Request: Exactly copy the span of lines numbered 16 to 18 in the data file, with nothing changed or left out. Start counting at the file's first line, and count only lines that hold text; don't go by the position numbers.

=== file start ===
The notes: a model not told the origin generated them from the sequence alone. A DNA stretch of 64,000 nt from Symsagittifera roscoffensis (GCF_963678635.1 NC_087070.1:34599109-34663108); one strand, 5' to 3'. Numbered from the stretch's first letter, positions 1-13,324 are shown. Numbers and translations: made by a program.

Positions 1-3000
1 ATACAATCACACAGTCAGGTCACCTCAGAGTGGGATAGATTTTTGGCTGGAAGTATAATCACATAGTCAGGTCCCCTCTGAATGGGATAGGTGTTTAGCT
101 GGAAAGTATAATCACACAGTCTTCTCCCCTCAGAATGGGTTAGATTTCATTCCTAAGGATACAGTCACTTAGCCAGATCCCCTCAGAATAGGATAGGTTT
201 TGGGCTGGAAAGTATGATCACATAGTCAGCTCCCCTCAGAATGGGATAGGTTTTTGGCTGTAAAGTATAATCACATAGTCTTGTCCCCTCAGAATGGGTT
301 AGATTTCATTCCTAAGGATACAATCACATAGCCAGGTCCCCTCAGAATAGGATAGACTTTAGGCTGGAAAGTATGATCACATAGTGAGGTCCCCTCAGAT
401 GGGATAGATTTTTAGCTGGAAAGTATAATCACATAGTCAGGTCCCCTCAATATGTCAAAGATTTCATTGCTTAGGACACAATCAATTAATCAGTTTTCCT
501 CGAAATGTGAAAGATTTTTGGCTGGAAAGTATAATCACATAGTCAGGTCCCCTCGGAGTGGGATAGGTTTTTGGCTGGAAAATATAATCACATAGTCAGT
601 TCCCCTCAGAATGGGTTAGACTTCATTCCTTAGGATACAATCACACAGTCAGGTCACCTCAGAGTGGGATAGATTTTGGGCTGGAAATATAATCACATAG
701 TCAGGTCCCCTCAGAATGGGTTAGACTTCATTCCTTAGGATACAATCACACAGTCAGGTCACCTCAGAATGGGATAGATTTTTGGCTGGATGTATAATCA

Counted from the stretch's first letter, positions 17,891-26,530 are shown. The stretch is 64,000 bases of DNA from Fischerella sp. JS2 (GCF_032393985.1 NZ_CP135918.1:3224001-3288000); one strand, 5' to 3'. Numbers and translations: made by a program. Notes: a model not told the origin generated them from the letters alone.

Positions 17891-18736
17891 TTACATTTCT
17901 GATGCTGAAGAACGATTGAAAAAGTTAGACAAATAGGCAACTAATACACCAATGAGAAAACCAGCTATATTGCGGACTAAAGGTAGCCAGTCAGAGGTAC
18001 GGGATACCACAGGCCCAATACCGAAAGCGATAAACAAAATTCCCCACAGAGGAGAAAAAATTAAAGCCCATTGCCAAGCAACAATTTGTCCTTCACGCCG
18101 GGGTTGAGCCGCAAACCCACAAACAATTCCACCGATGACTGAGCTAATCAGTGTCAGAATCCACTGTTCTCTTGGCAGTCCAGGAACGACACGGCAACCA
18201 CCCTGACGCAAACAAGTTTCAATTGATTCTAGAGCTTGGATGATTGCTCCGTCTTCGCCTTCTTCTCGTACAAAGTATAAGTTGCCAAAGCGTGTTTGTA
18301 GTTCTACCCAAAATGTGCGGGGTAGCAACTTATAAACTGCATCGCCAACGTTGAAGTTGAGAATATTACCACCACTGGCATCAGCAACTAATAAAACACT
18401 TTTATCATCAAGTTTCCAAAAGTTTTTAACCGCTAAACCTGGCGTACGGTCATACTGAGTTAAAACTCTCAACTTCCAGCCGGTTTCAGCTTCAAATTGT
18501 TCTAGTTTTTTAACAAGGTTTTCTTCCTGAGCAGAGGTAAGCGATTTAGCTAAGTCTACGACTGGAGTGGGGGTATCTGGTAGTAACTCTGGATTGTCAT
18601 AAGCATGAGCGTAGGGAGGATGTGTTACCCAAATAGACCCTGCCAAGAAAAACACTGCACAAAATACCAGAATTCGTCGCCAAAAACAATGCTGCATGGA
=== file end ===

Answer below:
18101 GGGTTGAGCCGCAAACCCACAAACAATTCCACCGATGACTGAGCTAATCAGTGTCAGAATCCACTGTTCTCTTGGCAGTCCAGGAACGACACGGCAACCA
18201 CCCTGACGCAAACAAGTTTCAATTGATTCTAGAGCTTGGATGATTGCTCCGTCTTCGCCTTCTTCTCGTACAAAGTATAAGTTGCCAAAGCGTGTTTGTA
18301 GTTCTACCCAAAATGTGCGGGGTAGCAACTTATAAACTGCATCGCCAACGTTGAAGTTGAGAATATTACCACCACTGGCATCAGCAACTAATAAAACACT